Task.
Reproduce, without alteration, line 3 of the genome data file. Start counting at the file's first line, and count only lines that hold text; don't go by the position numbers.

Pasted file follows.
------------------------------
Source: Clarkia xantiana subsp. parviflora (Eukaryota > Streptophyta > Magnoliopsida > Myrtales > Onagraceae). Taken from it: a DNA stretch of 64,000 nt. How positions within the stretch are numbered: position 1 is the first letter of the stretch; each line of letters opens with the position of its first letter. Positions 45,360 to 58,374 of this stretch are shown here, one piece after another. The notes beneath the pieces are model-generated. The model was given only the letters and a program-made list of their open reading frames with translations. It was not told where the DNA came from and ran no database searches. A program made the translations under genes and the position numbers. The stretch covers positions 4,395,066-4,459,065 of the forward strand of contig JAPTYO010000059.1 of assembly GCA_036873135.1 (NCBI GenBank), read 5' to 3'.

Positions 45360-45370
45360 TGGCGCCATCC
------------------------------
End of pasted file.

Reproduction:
45360 TGGCGCCATCC